The first Bix 7-Mile Run took place on Saturday, July 26th, 1975 at 10 am. The starting/finish line was located at 2nd and Main streets. 84 runners paid the $2 entry fee and over 500 spectators cheered them on along the race course. The runners were greeted at the finish line with ragtime music performed by musicians from the Bix Beiderbecke Memorial Jazz Festival. The first Bix 7 winner was Lucian Rosa, a 31 year old student of the University of Wisconsin at Parkside and Olympic runner from Sri-Lanka. His time was 34 minutes, 33.8 seconds, an average of 4:56 per mile. The race was sponsored and organized by the Quad Cities’ Cornbelt Running Club and the Downtown Davenport Association

Learn more about how the race has changed over the years from the experts and through archival items in our collection. 

Quad-City Times, Tuesday, July 22, 1975 p. 5

 

(posted by Cristina)

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Living Memory History: The Flood of ’93

The last 1.32 inches of rain that fell in two hours on Thursday, July 8, 1993 helped put 1993 into local history record books. It was the year the Mississippi River once again rose to challenge – and then pass – the flood crest of 1965.* The flood of 1965 stood in first place for 28 years when the crest reached 22.48 feet on April 28th of that year.

That record fell on July 9, 1993 when the Mississippi River at Lock and Dam 15 crested at 22.63 feet.

2018 marks the 25th anniversary of the June/July flood of 1993 (which still stands in first place as of this blog for historic crests at Lock and Dam 15). We thought we would take a moment to look through not only photos of the flood, but the aftermath as well.

We tried to select photos of local landmarks that may be familiar to local readers. We would like to thank the Davenport Police Historic Association for the use of aerial photographs taken by the Davenport Police Department during the flood.

Photo courtesy of the Davenport Police Historic Association. The building in the middle of the aerial photo was The Dock Restaurant (now demolished). The bottom of the photo is the river bed. From The Dock to the upper portion of the photo should be land including railroad tracks and River Drive..

Collection 2008-28 – Box 53 Image 327. The image shows The Dock Restaurant building in the middle of the image. The President Casino to the right and the roller dam between Davenport and the Rock Island Arsenal to the left. River Drive and railroad tracks are covered with water.

Collection 2008-28 – Box 53 Image 353. Flooded streets facing the President Casino landing. TV crews, police cars, and emergency boats were typical vehicles found at flooded intersections.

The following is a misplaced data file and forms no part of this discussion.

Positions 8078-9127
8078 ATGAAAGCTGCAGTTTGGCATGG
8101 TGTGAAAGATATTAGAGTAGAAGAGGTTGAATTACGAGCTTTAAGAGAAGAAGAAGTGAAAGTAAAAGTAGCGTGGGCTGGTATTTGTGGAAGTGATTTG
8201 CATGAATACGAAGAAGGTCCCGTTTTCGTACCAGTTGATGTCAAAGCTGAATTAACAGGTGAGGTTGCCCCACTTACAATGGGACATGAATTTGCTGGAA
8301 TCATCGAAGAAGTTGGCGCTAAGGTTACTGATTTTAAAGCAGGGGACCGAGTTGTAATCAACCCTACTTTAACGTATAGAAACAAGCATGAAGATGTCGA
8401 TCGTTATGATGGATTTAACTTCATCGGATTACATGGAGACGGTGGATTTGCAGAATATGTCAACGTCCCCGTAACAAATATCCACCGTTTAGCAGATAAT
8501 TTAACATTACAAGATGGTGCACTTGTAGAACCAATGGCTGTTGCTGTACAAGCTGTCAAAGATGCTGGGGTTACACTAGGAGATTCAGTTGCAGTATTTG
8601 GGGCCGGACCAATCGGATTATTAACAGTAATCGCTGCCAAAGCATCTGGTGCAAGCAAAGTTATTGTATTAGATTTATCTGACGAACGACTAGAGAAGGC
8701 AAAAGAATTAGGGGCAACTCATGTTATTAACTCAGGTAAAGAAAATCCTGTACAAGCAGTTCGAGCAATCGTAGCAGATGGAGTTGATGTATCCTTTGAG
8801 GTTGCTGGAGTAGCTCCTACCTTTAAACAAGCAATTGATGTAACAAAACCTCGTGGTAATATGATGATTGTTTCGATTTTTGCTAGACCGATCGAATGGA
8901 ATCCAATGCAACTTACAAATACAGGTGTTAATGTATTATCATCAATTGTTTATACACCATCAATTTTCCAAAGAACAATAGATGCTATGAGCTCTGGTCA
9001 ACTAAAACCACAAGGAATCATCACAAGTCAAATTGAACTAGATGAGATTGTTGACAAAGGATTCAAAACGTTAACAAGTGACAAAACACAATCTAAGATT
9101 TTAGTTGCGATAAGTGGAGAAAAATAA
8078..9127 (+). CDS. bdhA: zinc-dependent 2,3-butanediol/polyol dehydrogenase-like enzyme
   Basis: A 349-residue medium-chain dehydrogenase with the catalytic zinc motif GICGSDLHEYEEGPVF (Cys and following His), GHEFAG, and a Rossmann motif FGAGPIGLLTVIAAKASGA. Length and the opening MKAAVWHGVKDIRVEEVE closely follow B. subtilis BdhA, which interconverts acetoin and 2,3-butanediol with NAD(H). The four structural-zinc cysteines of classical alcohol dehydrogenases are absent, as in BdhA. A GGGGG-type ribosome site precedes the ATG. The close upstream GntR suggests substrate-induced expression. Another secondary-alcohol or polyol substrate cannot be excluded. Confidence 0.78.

Collection 2008-28 – Box 53 Image 348. Union Station at Harrison Street and River Drive was protected by sandbags. While it held much of the flood waters back. Some water did get into the first floor causing minor damage.

Photo Courtesy of the Davenport Police Historic Association. Aerial view showing west Davenport. The Centennial Bridge (now the Talbot Memorial Bridge) would be to the right of this photo.

Collection 2008-28 – Box 53 Image 342. Another perspective. Photo taken from Centennial Bridge (now Talbot Memorial Bridge) facing west Davenport. Oscar Mayer factory is in the upper right section of image.

Collection 2008-28 – Box 53 Image 338. Photo taken from Centennial Bridge (now Talbot Memorial Bridge) facing west Davenport. Tree line on right of photo indicates where land starts. River flows normally on the left of the photo.

Photo courtesy of the Davenport Police Historic Association. Aerial view of LeClaire Park, W.D. Petersen Memorial Music Pavilion (also referred to as the LeClaire Bandshell) and the John O’Donnell (now Modern Woodmen Park) baseball stadium. The river flows normally on the left hand of the picture. The tree line indicates where land starts. Water is covering River Drive and railroad tracks. Also the seating in front of the Bandshell is covered.

Collection 2008-28 – Box 54 Image 415. LeClaire Park after the flood. City trucks had snow plows placed on them to push the mud off roads.

Collection 2008-28 – Box 54 Image 41. LeClaire Park levee wall damage from the flood.

Collection 2008-28 – Box 55 Image 511. LeClaire Park after the flood. Mud completely covers sidewalks and grass.

Collection 2008-28 – Box 55 Image 508. Seating in front of the LeClaire Bandshell after the flood. Layers of mud had to be removed.

Collection 2008-28 – Box 55 Image 498. The Davenport Fire Department helped hose down streets to remove mud and debris left by the flood.

Collection 2008-28 – Box 52 Image 357. John O’Donnell Stadium (now Modern Woodmen Park) was the iconic image of the flood. Water inside the ball field reached seven feet.

Collection 2008-28 – Box 54 Image 433. Benches outside the baseball stadium after the flood. Notice one bench is missing a section of seating and bent at an angle.

Collection 2008-28 – Box 54 Image 436. Inside the baseball stadium after flood waters receded. No games were played on the field until the following season.

Collection 2008-28 – Box 54 Image 435. Analyzing the condition of the field. Besides the mud and debris, clean up crews dealt with the stench of river water and rotting fish in the August heat.

As we note the 25th anniversary of the flood of 1993, we hope that we continue to commemorate it for years to come. No one wants to think of a flood that might top it.

Please visit our previous blogs that reference the flood of 1993.

http://blogs.davenportlibrary.com/sc/2008/04/21/floods-we-have-known/